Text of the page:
If you're building a first aid kit, there are a couple of important things to take into consideration. Your comprehensive personal needs, the kit's placement, and situational supplies are all key. You want to make sure your gear is not only fully stocked with the things you need but that it's conveniently placed and easy to get to when you need it. Following these guidelines, you can make sure you're building the best protection possible.
Making A Kit Your Own
Cover wounds with a little color.Getty Images
It's easy to buy a basic first aid kit, and there are plenty of distributors from the Red Cross to Amazon to your local drugstore. These include things like bandages, antiseptic wipes, pain medication, etc. This a fantastic place to start, but if you're looking for a first aid kit that's more personalized, then you should start taking note of your specific needs. If you have medication that you need, whether it's for physical or mental health, then carry a backup of that medication. Be sure to check out the basics of other kits so you don't accidentally miss an important component when building your own.
Making It Fit Your Space
Buying supplies in bulk makes it easier to build multiple kits and keep them restocked.Getty Images
If you're building or buying a first aid kit, you should get more than one, as you never know when an emergency might occur. It's a great idea to design your larger office kit with disasters or emergencies in mind. It's also important to consider your environment and the type of supplies you'll need. If you're packing a kit and in an area prone to blizzards, pack some hand warmers for the cold. First aid is a key element of every earthquake preparedness kit. Simple changes like this can up the usefulness quotient of your personal first aid kit. Disaster kits are much larger and more comprehensive, but adding some disaster kit supplies into your regular first aid can be lifesaving.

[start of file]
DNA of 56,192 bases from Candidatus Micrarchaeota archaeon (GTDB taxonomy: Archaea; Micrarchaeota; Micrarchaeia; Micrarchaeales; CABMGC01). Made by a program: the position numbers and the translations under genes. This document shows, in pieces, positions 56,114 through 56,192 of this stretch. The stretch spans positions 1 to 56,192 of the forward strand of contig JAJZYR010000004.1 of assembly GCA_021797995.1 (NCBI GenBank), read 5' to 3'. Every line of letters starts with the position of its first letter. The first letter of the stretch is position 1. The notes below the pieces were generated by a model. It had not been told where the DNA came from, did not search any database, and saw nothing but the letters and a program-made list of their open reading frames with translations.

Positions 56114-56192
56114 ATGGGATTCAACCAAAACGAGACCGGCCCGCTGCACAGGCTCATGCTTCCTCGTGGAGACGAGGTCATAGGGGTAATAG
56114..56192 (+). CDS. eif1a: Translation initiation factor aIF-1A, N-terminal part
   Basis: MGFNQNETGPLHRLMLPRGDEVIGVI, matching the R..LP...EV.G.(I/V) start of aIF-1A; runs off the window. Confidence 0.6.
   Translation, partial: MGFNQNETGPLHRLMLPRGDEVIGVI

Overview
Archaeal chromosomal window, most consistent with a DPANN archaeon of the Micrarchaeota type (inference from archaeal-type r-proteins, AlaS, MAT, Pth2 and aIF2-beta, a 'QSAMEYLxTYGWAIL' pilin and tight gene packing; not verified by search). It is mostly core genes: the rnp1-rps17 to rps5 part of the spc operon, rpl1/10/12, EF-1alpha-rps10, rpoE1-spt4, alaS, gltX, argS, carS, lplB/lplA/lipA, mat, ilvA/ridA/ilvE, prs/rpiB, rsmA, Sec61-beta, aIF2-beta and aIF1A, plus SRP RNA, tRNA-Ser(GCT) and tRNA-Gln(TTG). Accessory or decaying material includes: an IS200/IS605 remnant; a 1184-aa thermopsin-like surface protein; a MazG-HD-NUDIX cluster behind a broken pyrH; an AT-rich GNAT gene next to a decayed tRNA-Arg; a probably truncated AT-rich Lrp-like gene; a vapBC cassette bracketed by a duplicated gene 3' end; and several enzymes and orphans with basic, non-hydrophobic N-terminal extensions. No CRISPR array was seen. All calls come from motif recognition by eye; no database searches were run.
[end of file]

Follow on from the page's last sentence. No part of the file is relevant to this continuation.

Make Sure Its Office-Approved
Keep your kit in a safe place where it won't get damaged.Getty Images
If you're making your official office first aid kit, then you need to check the OSHA regulations. If you go to the US Department of Labor's website they clearly list out the mandatory components of your workplace first aid kit. Every office is different, so make sure your kit is suited to your space. Think about where the safest location to keep it is, whether you need a waterproof container or something that can fit into a smaller space.
Making a kit can be easy and is definitely important. Just remember to keep an eye on it because kits are not meant to be forgotten about. Keep the medication and supplies up to date, replenish anything that gets used up, and keep your kit in a safe place away from fluctuating heat, cold, and moisture.